A nearby meteorite crash blocks off the dinosaurs' water supply, starting an ecological chain-reaction that threatens life in the valley. All the dinosaurs, including a group of stupid ... See full summary »
Roy Allen Smith
In search of some adventure in their safe and peaceful valley, the five dinosaur friends make a hideaway. From there, they spot two thieves in action, stealing an egg from one of their ... See full summary »
Roy Allen Smith
Littlefoot's grandfather is dreadfully ill and a golden flower is the only hope to cure him, but it lies within the land of the Mists so Littlefoot and his friends Cera, Ducky, Petrie, ... See full summary »
When heavy rains create a mysterious "new water", Littlefoot sets off to explore the Great Valley. He quickly becomes friends with Mo, a prank-playing dolphin-like creature who can't find ... See full summary »
In the historic melting pot of 19th century New York City, Fievel and the Mousekewitz family are struggling to make their American dream come true. But when a mysterious treasure map leads ... See full summary »
Petrie and his siblings get ready to fly for the Day of the Flyers, but Petrie is frustrated that he keeps flying out of formation. While practicing, he meets Guido, a Microraptor who does ... See full summary »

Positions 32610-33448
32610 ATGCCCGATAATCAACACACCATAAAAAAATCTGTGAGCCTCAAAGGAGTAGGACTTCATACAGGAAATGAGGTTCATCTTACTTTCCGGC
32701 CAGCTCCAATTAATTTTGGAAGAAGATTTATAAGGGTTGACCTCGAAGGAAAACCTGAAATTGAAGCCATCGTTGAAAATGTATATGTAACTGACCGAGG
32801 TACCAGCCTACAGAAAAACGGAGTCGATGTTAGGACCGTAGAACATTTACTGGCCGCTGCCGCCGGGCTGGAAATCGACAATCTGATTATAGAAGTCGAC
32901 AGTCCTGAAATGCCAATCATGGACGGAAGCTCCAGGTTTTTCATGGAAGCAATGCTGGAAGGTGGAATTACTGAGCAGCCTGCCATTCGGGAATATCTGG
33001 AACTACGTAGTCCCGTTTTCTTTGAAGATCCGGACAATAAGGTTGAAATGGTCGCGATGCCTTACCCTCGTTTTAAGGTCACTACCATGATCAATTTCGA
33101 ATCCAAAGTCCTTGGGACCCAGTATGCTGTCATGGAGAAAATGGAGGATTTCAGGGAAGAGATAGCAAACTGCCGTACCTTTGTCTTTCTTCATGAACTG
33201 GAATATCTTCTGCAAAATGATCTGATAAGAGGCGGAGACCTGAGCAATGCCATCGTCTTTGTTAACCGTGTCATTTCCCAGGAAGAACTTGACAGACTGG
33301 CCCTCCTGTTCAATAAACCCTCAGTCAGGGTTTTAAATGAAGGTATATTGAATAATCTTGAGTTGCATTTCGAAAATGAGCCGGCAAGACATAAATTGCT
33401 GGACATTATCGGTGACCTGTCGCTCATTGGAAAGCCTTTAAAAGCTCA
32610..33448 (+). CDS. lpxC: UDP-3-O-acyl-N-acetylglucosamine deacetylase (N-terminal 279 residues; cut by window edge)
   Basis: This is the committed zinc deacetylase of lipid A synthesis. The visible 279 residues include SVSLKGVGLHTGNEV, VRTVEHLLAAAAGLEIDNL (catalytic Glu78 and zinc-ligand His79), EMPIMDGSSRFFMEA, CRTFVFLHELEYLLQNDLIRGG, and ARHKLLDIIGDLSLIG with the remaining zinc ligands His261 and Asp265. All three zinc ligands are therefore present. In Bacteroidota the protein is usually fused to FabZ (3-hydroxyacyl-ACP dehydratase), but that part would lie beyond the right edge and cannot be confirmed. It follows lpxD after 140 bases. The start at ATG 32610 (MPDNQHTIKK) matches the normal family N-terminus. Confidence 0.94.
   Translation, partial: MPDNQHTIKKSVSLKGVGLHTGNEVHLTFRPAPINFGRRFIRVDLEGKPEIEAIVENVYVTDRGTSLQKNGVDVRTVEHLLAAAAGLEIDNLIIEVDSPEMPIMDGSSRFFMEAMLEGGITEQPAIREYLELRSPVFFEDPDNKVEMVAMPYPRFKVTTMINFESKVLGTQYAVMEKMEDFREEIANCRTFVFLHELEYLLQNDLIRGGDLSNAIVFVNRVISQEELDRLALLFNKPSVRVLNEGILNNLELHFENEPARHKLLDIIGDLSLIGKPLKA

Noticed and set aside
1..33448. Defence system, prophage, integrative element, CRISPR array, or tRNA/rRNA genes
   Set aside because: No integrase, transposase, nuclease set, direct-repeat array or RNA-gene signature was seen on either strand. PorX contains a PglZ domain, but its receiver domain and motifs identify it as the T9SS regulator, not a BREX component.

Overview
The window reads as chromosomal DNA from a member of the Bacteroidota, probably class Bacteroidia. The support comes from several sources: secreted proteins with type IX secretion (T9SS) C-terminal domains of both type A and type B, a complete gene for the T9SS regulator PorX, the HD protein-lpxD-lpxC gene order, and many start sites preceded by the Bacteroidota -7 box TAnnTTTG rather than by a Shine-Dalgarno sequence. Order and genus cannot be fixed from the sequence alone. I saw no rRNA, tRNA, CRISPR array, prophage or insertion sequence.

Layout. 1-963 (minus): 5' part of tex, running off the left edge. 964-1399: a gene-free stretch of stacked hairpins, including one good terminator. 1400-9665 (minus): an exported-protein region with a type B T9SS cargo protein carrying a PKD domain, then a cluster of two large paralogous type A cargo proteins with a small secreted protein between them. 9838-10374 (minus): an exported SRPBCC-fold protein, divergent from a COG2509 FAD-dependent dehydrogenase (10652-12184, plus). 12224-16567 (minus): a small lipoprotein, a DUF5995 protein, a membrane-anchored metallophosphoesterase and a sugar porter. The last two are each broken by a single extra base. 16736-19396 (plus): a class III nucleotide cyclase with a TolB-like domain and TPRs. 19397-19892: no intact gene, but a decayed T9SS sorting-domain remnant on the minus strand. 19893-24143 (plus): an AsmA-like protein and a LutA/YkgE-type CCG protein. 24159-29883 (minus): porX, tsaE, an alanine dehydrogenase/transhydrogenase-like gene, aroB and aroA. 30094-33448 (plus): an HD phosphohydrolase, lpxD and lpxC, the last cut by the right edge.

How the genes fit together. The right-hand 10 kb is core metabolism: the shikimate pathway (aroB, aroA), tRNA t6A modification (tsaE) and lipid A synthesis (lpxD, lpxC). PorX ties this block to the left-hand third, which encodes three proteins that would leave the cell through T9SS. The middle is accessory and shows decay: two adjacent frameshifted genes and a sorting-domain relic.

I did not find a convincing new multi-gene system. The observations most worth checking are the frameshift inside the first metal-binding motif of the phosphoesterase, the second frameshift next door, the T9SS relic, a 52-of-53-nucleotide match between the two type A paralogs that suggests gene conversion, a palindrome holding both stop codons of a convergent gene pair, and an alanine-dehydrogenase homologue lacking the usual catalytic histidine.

Including having this piece of garbage in the house. I thought I'd seen the worst of Disney crap with the Beauty and the Beast sequel, but I was wrong. This is much worse. The dialogue is unbelievable - would anyone in the 17th century have talked about "respecting my culture" the way this thoroughly PC Pocahontas does? The cartooning is dreadful - James I is portrayed as a ninny, who makes the old Bugs Bunny parody of Charles Laughton as Nero look like a Holbein portrait. There's some silly "My Fair Lady" plot tossed in, complete with historically nowhere costuming. But the worst thing is the music. It's smeared on everything, like a layer of cheap paint, and it is all completely pointless. This movie gives rise to the question, fatal for any musical, "What is this music here FOR?" In a good musical, the music and songs are supposed to add layers of meaning that mere spoken dialogue can't do - sort of like reaching for another medium to convey more than you can do with words. But in this, the music is just stuck on there because - well, because this is a Disney film, and that's what Disney films DO. It goes on and on - half the time I think they put in songs because a song will take up 3 or 4 minutes, and will use up more time than a spoken line. The dialogue seemed to be tiny little bridges between one ghastly song after another. And everything was a cliche - the chorus was always shouting, the English were always singing some jiggity-jiggity-jig song and Pocahontas was forever warbling long, flowing ballads. The whole thing is a mess.
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